Probably the most important safety consideration is bar spacing. Your breeder will can tell you the proper bar spacing for your bird. Remember, tighter bar spacing will make the cage suitable for other species.
Size is a safety consideration also. Bigger is better. The more time your bird spends in the cage, the larger the cage should be. If you must have a smaller cage make sure he get out a lot.
WHY THIS SHAPE? It is admittedly unnatural to cage a bird. Therefore, space provided for a bird should be a place of extreme interest and beauty. The lines of this shape are soothing and have a calming affect, consistently, year after year. (Yes, birds like it, too.) This shape does not dominate the room but blends with it, without overpowering the natural beauty of your bird. Every move a bird makes forms arcs and circles. Its turns and wing movements are therefore less likely to "jam" feathers in a cage of this shape. Besides, I don't feel birds can make much use of corners. I believe a cage should have as few horizontal bars as necessary. Parrots can climb just as fast on vertical bars and with less tail feather damage. I believe birds should be encouraged to stay off the sides of the cage via toys, perches and lots of Space. Although caging a bird is an unnatural process, a cage can be a place of refuge and contentment for both you and your bird. Here, I will argue the point that aesthetics is unnecessary.
As a cage builder I feel it is important that the cage does not become a source of anxiety. If you don't like your cage there is a chance you will spend less time with your pet. The thought of thousands of birds being locked up and neglected because of a poorly designed cage sickens me. I want you to put this cage right in the middle of the household activities!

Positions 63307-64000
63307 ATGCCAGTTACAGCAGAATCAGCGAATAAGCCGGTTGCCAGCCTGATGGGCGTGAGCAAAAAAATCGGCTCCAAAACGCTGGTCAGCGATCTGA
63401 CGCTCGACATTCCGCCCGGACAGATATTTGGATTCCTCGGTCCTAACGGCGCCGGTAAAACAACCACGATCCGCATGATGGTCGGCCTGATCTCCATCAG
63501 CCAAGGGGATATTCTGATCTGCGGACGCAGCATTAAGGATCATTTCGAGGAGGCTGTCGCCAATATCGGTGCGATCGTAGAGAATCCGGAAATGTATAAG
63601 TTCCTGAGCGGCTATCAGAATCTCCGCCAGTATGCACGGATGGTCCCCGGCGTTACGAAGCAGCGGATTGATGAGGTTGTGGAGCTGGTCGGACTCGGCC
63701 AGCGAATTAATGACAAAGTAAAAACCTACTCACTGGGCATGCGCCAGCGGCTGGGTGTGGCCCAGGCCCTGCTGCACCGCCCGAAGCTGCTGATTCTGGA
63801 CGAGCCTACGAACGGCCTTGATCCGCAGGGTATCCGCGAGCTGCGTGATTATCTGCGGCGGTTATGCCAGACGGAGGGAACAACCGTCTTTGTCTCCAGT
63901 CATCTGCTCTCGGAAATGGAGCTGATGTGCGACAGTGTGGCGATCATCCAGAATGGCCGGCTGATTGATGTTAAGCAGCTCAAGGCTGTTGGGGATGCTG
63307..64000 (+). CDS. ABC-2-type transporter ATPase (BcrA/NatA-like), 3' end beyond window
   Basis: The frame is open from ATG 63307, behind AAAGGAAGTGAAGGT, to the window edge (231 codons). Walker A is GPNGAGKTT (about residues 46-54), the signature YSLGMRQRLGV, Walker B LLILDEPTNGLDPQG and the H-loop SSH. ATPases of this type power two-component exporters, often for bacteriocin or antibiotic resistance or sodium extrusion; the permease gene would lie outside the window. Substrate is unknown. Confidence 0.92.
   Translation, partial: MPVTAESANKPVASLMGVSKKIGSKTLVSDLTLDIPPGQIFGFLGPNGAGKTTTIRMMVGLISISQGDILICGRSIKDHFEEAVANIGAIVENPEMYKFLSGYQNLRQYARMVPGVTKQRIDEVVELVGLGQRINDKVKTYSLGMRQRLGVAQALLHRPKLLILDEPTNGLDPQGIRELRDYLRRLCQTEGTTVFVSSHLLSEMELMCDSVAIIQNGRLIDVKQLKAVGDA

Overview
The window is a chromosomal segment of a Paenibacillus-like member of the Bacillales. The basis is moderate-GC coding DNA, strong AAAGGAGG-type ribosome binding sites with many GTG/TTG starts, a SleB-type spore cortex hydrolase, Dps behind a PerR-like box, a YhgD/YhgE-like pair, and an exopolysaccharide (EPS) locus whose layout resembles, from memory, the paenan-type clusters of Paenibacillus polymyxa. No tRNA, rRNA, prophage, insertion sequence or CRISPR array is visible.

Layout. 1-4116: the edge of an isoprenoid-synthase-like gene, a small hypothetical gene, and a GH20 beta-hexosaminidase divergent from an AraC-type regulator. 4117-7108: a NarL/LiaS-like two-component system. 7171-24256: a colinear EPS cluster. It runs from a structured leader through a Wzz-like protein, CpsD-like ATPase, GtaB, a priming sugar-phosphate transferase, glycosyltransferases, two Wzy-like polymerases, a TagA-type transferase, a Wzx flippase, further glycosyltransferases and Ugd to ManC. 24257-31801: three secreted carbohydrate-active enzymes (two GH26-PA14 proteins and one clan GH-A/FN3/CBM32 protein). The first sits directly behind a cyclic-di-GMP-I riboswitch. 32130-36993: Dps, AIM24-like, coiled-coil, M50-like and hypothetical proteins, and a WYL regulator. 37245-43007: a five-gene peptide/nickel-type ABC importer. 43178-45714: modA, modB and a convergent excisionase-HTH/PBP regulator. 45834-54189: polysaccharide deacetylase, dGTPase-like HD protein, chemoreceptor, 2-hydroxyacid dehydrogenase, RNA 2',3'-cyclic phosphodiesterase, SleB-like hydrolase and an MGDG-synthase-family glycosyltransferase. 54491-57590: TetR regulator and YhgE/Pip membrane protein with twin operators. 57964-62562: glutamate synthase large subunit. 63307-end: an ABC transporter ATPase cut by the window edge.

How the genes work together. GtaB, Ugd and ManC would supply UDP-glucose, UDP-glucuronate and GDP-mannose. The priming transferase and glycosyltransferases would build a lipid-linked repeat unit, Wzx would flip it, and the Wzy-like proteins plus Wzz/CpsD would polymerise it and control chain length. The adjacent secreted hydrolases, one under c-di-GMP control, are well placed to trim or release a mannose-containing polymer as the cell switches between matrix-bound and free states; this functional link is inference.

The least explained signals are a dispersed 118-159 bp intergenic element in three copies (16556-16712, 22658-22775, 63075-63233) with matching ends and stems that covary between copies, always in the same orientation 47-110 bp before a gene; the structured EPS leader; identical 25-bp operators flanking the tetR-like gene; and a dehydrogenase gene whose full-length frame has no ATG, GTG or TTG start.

The cage must be fun to use. With that point in mind I will add that all ornamental additions to my cages are chosen carefully and fastened as to avoided any places that might trap a bird. Most are removable for easy maintenance.
The DEEP TRAY tray is also useful for people who prefer to use a mulch bed. Birds can fall in a cage, and this will allow a soft landing.
There has been some concern about the converging bars at the top of the cage dome. Personally I do not feel this to be a significant danger due to the fact that any possible catch is pointed downward. I have personally observed birds clamering on top and underneath countless times without incident. However, I have developed a "SAFTY TOP" which I will include on any cage without additional cost. (by request only)
Various choices when caging a bird is often the lesser of two evils. Everyone has there own idea of what is safe for there bird. As always I am continuously looking and listening to make any and all safety improvements possible. But for now ,feel assured that my cages are well tested with many species for thousands of hours with no known safety flaws. Please feel free to comment on these issues.
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